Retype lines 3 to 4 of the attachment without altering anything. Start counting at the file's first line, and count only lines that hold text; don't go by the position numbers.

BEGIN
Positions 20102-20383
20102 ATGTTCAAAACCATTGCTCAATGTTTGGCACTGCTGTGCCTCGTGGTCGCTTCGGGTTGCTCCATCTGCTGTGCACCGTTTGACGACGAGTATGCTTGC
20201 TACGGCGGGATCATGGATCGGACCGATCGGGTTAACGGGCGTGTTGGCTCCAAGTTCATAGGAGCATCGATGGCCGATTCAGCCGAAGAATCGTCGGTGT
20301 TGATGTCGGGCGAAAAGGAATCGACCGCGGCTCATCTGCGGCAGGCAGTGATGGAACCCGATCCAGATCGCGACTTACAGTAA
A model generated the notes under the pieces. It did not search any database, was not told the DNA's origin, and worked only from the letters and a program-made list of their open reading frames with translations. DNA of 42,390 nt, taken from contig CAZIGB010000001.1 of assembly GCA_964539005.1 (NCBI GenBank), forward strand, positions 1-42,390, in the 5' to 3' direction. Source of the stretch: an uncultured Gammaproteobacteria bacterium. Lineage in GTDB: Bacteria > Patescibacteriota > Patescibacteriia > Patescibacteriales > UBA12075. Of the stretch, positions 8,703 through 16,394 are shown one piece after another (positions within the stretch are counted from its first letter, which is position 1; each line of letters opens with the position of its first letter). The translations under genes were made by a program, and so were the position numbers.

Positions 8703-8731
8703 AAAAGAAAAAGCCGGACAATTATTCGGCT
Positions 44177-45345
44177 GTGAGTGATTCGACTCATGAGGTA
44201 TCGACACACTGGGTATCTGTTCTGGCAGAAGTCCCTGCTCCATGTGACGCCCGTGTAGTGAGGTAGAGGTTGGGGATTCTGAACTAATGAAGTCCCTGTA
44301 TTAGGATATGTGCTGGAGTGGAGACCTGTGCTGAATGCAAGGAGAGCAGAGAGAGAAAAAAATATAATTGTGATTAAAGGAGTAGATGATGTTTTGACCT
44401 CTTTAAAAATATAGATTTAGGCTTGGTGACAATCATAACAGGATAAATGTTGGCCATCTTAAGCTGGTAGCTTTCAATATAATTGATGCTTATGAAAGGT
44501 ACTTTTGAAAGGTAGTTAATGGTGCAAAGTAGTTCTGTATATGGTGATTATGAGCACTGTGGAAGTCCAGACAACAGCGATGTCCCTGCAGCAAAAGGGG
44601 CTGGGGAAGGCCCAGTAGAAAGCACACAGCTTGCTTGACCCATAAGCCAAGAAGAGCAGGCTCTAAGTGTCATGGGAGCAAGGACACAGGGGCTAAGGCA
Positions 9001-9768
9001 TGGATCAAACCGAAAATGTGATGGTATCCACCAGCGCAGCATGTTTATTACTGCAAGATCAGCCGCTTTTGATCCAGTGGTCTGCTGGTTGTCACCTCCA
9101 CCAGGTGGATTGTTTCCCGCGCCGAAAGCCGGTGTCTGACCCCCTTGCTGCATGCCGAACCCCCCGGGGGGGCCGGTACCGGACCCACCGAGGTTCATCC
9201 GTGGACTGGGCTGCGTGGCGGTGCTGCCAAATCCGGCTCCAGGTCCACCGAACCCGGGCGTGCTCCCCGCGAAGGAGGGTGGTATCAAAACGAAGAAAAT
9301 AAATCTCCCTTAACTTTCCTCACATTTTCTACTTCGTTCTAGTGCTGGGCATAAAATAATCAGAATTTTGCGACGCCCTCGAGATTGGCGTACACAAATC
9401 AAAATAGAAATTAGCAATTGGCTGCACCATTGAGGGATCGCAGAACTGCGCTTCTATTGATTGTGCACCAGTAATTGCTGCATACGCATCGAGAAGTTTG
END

20201 TACGGCGGGATCATGGATCGGACCGATCGGGTTAACGGGCGTGTTGGCTCCAAGTTCATAGGAGCATCGATGGCCGATTCAGCCGAAGAATCGTCGGTGT
20301 TGATGTCGGGCGAAAAGGAATCGACCGCGGCTCATCTGCGGCAGGCAGTGATGGAACCCGATCCAGATCGCGACTTACAGTAA